Conclusion

We have demonstrated that Dnmt1 functions to maintain a healthy germline in female O. fasciatus. Dnmt1 knockdown, while resulting in a reduction in DNA methylation across both the germ and soma, only has a morphological phenotype in reproductive cells. We propose that Dnmt1 has a pleiotropic function independent of DNA methylation in the germ cells and could be required to maintain the genome integrity of germ cells or be required to progress through meiosis. These results raise a number of questions that need to be addressed in future experiments.

Data Availability Statement

The datasets analyzed for this study will be made available by the authors through the publicly available Dryad Digital Repository (https://datadryad.org/stash/); https://doi.org/10.5061/dryad.kwh70rz0m.

Author Contributions

PM, AM, and RS contributed conception and design of the study. AA, JW, EM, and PM collected the data. AA wrote the first draft of the manuscript. All authors contributed to the analysis of the data, manuscript revision, and read and approved the submitted version.

Funding

AA and ZS received funding for undergraduate research from the College of Agriculture and Environmental Sciences and from the University of Georgia Honors College to carry out this research. RS was a Pew Scholar in the Biomedical Sciences, supported by The Pew Charitable Trust.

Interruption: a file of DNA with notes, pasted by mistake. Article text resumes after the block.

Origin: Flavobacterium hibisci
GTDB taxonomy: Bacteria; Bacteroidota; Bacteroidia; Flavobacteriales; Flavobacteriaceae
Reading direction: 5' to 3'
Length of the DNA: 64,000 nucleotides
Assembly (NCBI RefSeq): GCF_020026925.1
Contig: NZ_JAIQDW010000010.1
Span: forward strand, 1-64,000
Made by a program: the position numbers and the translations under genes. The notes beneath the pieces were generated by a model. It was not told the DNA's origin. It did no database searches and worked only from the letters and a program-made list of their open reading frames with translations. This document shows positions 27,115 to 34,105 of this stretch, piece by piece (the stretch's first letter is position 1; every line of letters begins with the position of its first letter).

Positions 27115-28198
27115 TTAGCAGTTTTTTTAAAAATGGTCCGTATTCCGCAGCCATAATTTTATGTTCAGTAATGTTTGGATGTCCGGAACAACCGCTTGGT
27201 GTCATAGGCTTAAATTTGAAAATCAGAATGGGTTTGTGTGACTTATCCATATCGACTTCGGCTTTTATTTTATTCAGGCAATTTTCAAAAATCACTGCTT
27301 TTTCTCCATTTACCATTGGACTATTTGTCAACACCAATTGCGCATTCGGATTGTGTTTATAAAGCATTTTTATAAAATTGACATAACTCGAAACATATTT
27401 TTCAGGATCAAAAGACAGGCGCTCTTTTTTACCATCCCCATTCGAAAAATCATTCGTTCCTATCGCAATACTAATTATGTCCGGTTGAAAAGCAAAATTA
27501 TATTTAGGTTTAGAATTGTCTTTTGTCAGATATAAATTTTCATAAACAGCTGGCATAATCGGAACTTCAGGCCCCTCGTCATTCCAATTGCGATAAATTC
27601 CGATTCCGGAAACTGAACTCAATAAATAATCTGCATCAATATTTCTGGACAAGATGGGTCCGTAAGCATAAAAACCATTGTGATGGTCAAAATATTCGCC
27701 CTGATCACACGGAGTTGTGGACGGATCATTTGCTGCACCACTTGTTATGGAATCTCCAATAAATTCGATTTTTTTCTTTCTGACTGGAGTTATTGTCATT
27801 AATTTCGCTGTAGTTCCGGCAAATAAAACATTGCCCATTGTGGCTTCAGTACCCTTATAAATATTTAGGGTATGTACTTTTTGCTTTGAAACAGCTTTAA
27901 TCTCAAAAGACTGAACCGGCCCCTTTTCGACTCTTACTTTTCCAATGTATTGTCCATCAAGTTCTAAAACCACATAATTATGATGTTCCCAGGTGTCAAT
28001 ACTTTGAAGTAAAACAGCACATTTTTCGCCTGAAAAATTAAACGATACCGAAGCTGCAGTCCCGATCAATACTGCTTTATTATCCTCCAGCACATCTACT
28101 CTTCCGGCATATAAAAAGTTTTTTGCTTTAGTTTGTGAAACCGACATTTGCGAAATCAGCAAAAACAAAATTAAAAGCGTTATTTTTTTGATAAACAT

Conflict of Interest

The authors declare that the research was conducted in the absence of any commercial or financial relationships that could be construed as a potential conflict of interest.

Acknowledgments

The authors thank Aleksandar Popadić and Lisa Hanna for helpful conversations about the injection protocol for larval stages of O. fasciatus and Christina Ethridge for preparing and analyzing low throughput whole genome bisulfite sequencing data. This manuscript has been released as a Pre-Print at https://doi.org/10.1101/824052.

Supplementary Material

The Supplementary Material for this article can be found online at: https://www.frontiersin.org/articles/10.3389/fevo.2020.00004/full#supplementary-material

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Keywords: DNA methylation, epigenetics, Dnmt1, oogenesis, germ cells, Oncopeltus fasciatus

Citation: Amukamara AU, Washington JT, Sanchez Z, McKinney EC, Moore AJ, Schmitz RJ and Moore PJ (2020) More Than DNA Methylation: Does Pleiotropy Drive the Complex Pattern of Evolution of Dnmt1? Front. Ecol. Evol. 8:4. doi: 10.3389/fevo.2020.00004

Received: 18 November 2019; Accepted: 07 January 2020;
Published: 28 January 2020.

Edited by:

David Ellard Keith Ferrier, University of St Andrews, United Kingdom

Reviewed by:

Elizabeth Jenness Duncan, University of Leeds, United Kingdom
Nora Kristin Elisa Schulz, Department of Biological Sciences, Vanderbilt University, United States

Copyright © 2020 Amukamara, Washington, Sanchez, McKinney, Moore, Schmitz and Moore. This is an open-access article distributed under the terms of the Creative Commons Attribution License (CC BY). The use, distribution or reproduction in other forums is permitted, provided the original author(s) and the copyright owner(s) are credited and that the original publication in this journal is cited, in accordance with accepted academic practice. No use, distribution or reproduction is permitted which does not comply with these terms.

*Correspondence: Patricia J. Moore, pjmoore@uga.edu